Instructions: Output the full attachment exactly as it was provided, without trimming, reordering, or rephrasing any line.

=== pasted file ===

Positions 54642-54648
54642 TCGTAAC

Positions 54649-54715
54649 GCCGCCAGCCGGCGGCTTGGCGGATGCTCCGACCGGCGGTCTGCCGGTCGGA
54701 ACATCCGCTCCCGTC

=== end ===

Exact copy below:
Positions 54642-54648
54642 TCGTAAC

Positions 54649-54715
54649 GCCGCCAGCCGGCGGCTTGGCGGATGCTCCGACCGGCGGTCTGCCGGTCGGA
54701 ACATCCGCTCCCGTC